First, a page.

By John Stauber on March 05, 2003

"For years, people will be debating
what made [South Korea] go from conservative to liberal,
from gerontocracy to youth culture and from staunchly
pro-American to a deeply ambivalent ally - all seemingly
overnight. ... But for many observers, the
most important agent of change has been the Internet. ... In the last year, as the elections were
approaching, more and more people were getting their
information and political analysis from spunky news
services on the Internet instead of from the country's
overwhelmingly conservative newspapers. Most influential by far has been a feisty three-year-old
startup with the unusual name of OhmyNews. ... 'The professional news culture has eroded our journalism,' [founder Oh Yeon Ho] said, 'and I have always wanted to revitalize it. Since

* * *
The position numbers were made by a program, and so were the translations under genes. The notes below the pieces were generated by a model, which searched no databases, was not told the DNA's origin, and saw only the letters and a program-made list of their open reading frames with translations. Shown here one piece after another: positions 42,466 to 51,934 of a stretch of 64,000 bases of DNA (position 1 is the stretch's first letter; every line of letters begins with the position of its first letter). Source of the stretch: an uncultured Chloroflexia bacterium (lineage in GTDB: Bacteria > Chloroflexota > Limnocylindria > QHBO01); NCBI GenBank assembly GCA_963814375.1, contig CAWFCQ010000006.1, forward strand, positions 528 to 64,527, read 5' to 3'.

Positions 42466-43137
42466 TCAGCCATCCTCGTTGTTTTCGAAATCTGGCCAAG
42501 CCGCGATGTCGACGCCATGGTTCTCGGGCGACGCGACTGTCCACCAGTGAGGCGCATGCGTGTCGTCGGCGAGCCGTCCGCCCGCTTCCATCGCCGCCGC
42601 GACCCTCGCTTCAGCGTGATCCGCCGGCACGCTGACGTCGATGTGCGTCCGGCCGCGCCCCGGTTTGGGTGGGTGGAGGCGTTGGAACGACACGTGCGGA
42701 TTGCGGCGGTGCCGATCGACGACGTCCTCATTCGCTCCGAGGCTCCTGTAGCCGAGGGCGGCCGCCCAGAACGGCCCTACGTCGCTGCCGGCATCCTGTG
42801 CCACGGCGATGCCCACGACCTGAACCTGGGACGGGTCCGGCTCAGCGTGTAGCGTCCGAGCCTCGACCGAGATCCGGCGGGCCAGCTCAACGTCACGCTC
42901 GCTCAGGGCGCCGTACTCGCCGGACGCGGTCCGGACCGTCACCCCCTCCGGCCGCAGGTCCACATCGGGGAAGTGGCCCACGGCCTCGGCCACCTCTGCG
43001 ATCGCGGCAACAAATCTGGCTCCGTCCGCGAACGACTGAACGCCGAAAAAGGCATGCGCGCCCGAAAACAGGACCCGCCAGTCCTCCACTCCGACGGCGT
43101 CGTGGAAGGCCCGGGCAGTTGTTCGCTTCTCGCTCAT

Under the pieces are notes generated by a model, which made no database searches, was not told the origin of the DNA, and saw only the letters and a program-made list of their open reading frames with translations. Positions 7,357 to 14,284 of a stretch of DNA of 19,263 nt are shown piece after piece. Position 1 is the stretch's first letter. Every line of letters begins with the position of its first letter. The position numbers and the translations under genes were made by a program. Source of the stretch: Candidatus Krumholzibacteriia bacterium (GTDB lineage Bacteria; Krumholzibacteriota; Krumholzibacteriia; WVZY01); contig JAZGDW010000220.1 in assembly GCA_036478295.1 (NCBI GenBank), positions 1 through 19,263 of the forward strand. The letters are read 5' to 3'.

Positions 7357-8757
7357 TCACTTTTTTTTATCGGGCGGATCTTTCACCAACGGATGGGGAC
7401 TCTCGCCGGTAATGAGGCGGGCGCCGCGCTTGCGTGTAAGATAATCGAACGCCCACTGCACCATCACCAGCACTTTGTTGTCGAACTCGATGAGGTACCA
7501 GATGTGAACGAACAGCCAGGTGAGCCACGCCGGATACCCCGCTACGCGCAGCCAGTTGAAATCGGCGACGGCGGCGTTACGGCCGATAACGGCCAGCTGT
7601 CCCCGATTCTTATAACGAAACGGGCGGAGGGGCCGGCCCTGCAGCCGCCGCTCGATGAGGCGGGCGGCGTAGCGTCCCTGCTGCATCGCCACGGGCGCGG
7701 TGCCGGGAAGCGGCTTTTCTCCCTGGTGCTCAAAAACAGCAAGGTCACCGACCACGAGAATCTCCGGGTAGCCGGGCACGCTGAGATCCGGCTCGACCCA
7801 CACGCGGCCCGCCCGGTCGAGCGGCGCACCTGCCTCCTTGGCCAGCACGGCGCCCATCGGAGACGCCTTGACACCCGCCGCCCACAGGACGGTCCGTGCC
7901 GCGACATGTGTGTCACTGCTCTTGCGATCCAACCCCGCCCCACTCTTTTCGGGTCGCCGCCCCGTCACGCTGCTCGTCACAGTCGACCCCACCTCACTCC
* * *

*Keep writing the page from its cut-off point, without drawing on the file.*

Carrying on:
I had no money, I decided to use the Internet, which has
made this guerrilla strategy possible. ... Pat Robertson and I are very different in temperament and
ideology, but we are very similar in strategy,' said Mr.
Oh ... . 'They are very right-wing and
wanted to overthrow what they saw as a liberal media
establishment. I wanted to overthrow a right-wing media
establishment, and I learned a lot from them.' "